Power Systems Engineering Research Center

Systems Stem Research

The work of the Systems Stem targets modeling, evaluation, decision, and control in power system operation, maintenance, and planning of generation, transmission, and distribution subsystems for more reliable & economic grid performance.

The electric power industry is comprised of a large number of diverse organizations that together operate, maintain, and plan the infrastructure used to generate, transport, and distribute electric energy. These activities require continuous and intimate coordination among the various organizations while simultaneously satisfying information sharing needs and limitations associated with the economic systems (e.g., markets) used to facilitate energy trade. Regional coordinators for operations, reliability, and markets have needs driven by their functional complexity and by their large size. Capability to monitor and control power systems over increasingly wider areas is needed. Flexibility and interoperability of corresponding information systems is essential. Power electronic devices are being deployed at generation, transmission, and end-use levels. Small-scale, dispersed generation technologies are increasing their penetration in power systems. Environmental concerns have motivated diversification of power generation portfolios around the world, and the corresponding growth in different supply technologies (gas, nuclear, land-based and offshore wind, solar, biomass, etc.) drives changes in the delivery system technologies on which they depend.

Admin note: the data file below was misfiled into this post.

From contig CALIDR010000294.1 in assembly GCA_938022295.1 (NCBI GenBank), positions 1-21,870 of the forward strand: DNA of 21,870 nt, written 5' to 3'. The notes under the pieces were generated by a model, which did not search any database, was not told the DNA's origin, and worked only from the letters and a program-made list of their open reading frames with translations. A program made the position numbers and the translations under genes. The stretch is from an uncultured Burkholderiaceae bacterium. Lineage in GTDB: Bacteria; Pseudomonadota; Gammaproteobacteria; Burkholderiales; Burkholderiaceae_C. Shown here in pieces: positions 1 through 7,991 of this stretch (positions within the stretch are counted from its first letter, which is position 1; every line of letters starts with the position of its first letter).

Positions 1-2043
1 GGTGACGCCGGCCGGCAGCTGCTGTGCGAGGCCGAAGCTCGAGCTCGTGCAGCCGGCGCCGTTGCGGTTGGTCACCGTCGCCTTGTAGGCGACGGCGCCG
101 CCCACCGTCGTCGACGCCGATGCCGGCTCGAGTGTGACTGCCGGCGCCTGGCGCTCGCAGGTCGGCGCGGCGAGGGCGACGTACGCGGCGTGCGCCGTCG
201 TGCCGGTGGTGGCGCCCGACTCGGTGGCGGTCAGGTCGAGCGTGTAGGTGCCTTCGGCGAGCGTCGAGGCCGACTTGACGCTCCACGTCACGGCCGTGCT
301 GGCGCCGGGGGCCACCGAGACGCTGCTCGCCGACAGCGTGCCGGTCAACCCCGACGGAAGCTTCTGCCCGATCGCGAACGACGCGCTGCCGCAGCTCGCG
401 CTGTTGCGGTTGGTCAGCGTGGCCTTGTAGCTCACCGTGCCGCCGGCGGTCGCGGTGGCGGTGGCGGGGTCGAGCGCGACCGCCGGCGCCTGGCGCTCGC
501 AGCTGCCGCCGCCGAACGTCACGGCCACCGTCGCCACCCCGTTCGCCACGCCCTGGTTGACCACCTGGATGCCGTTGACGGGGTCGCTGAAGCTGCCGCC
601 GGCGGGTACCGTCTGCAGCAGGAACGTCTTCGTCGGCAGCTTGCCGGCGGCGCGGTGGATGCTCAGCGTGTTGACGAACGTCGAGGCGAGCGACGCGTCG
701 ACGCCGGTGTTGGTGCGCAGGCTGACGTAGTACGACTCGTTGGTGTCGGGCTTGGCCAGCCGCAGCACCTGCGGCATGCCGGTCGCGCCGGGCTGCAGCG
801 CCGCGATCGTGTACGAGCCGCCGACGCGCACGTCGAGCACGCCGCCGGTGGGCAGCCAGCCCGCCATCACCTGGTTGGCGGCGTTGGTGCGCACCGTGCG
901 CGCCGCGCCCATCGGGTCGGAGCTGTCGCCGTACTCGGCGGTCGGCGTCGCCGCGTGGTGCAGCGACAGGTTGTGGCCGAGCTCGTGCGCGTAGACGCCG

The complexity of systems problems increases with system size, new technology op-tions, operational requirements, and environmental constraints. Advances in information technology, communications and mathematics demand that systems problems be reexamined and new approaches formulated. The Systems Stem supports development of new frameworks, approaches, advanced algorithms, and computational methods that will effectively cope with the complexity and large scale issues of the future electric power industry. Representative areas of work include:

  • Operations, planning, optimization, system reliability/security, and risk management
  • Security, reliability and adequacy criteria
  • Real-time security assessment and preventive and corrective control
  • Interactions of complex systems
  • Communications, control, data management, system monitoring, self healing, and restoration
  • Computational complexity arising in operation and control of power systems
  • Operation, control, and protection of distributed generation
  • Short-term scheduling of uncertain renewable resources
  • Component modeling and system identification
  • Simulation platforms and visualization tools

The Systems Stem has identified the following core areas in which we intend that the Stem will have impact in the coming years. These areas are listed below together with examples typical of each area.

  1. Control Center Technologies: state estimation, phasor measurements, visualization, situational, awareness (preventive & corrective), restoration, control room architectures
  2. Wide Area Control and Cascading Defense: adaptive islanding, coordination of different control levels, operational identification & simulation of high-risk contingencies, use of phasor measurements in control and decision
  3. Reliability and Planning (Operational and Long-Term): reactive power planning, dynamic load models, standards, uncertainty, distributed generation, using condition data, losses, long-range planning
  4. Sustainability of Energy Supply and Transport: impact of renewables, wind integration, fuel transportation infrastructure, emissions and climate impacts.